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Spotify mails it in on Linux app

PCWorld

Spotify launched a native Linux client back in 2010, bringing its music streaming service to the Linux desktop.


Linux for Network Engineers: Practical Linux with GNS3

#artificialintelligence

It is important for you as a network engineer to learn Linux! You are probably going to use Linux with tools such as Ansible, Netmkio, NAPALM and other network automation tools. There are even more reasons, but make sure you don't get left behind! This course teaches foundational Linux knowledge without assuming that you have any Linux experience. Learn how to configure Linux networking, how to create users and assign permissions, how to install and run Linux services such as DNS and DHCP.


Samsung's phone-as-desktop concept now runs Linux

Engadget

Samsung's DeX is a clever way to turn your phone into a desktop computer. However, there's one overriding problem: you probably don't have a good reason to use it instead of a PC. And Samsung is trying to fix that. It's unveiling Linux on Galaxy, an app-based offering that (surprise) lets you run Linux distributions on your phone. Ostensibly, it's aimed at developers who want to bring their work environment with them wherever they go. You could dock at a remote office knowing that your setup will be the same as usual.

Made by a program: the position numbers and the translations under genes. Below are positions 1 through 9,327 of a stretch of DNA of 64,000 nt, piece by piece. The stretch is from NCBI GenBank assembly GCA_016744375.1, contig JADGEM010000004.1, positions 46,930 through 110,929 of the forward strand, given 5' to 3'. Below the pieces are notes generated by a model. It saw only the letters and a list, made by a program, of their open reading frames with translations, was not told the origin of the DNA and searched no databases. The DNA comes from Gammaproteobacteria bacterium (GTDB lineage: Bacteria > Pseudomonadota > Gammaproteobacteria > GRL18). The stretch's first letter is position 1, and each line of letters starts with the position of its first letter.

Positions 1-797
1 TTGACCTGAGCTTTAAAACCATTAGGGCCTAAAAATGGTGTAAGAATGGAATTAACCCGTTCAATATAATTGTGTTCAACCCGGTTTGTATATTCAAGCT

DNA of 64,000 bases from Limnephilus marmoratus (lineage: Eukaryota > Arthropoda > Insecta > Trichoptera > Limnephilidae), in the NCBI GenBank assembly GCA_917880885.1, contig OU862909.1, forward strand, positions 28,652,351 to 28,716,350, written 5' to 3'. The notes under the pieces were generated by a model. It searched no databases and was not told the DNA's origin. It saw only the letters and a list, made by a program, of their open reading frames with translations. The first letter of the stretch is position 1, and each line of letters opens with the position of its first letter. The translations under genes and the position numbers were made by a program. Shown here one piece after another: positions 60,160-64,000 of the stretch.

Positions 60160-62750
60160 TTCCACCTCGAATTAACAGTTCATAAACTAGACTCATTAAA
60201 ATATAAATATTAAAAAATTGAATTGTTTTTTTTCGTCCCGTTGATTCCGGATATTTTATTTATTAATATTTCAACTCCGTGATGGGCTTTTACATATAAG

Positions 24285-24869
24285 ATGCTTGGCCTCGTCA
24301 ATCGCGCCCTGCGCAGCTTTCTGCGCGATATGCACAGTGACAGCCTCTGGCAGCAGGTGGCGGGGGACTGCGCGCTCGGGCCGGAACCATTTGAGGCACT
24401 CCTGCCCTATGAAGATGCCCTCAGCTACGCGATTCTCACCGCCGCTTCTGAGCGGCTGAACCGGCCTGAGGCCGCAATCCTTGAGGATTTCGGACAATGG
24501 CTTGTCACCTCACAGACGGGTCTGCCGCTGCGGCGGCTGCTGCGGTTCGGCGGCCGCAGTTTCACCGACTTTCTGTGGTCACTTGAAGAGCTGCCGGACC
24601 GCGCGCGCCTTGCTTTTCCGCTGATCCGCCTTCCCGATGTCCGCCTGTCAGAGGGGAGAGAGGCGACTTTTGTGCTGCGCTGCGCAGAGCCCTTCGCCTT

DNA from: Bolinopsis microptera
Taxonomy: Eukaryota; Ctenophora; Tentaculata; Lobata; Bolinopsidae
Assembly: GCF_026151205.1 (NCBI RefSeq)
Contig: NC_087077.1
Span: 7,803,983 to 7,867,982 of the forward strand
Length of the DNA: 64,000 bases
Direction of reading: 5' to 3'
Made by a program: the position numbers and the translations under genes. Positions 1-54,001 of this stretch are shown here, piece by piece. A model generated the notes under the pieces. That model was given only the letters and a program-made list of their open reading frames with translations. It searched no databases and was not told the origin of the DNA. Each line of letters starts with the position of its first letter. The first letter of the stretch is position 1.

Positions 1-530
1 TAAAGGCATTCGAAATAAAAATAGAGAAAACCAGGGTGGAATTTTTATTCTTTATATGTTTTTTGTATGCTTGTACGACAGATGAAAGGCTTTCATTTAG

Linux graphical apps coming to Windows SubSystem for Linux

ZDNet

At the Microsoft Build 2020 virtual developers' conference, CEO Satya Nadella announced that Windows Subsystem for Linux (WSL) 2.0 would soon support Linux GUIs and applications. That day is closer now than ever before. At the recent X.Org Developers Conference (XDC), Microsoft partner developer lead Steve Pronovost revealed that Microsoft has made it possible to run graphical Linux applications within WSL. It's always been possible to run Linux graphical programs such as the GIMP graphics editor, Evolution e-mail client, and LibreOffice on WSL. You had to install a third-party X Window display server, such as the VcXsrv Windows X Server in Windows 10, and then do some tuning with both Windows and Linux to get them to work together smoothly.


You can run Linux on an M1 Mac if you have the patience

Engadget

Yes, you can natively run operating systems beyond macOS on Apple's M1 Macs -- if you're willing to put in some extra work. As AppleInsider noted, the team at Corellium has outlined how it ported Ubuntu Linux to the M1 chip. While the M1 is a 64-bit ARM chip, the solution was anything but straightforward and will require some extra steps if you want to try it yourself. Apple processors have a unique kernel boot, multi-core addressing and interrupt controller, among other non-standard tech that Linux doesn't normally support. Corellium not only had to create a pre-load "wrapper," but find an alternative just to attach USB peripherals to the machine.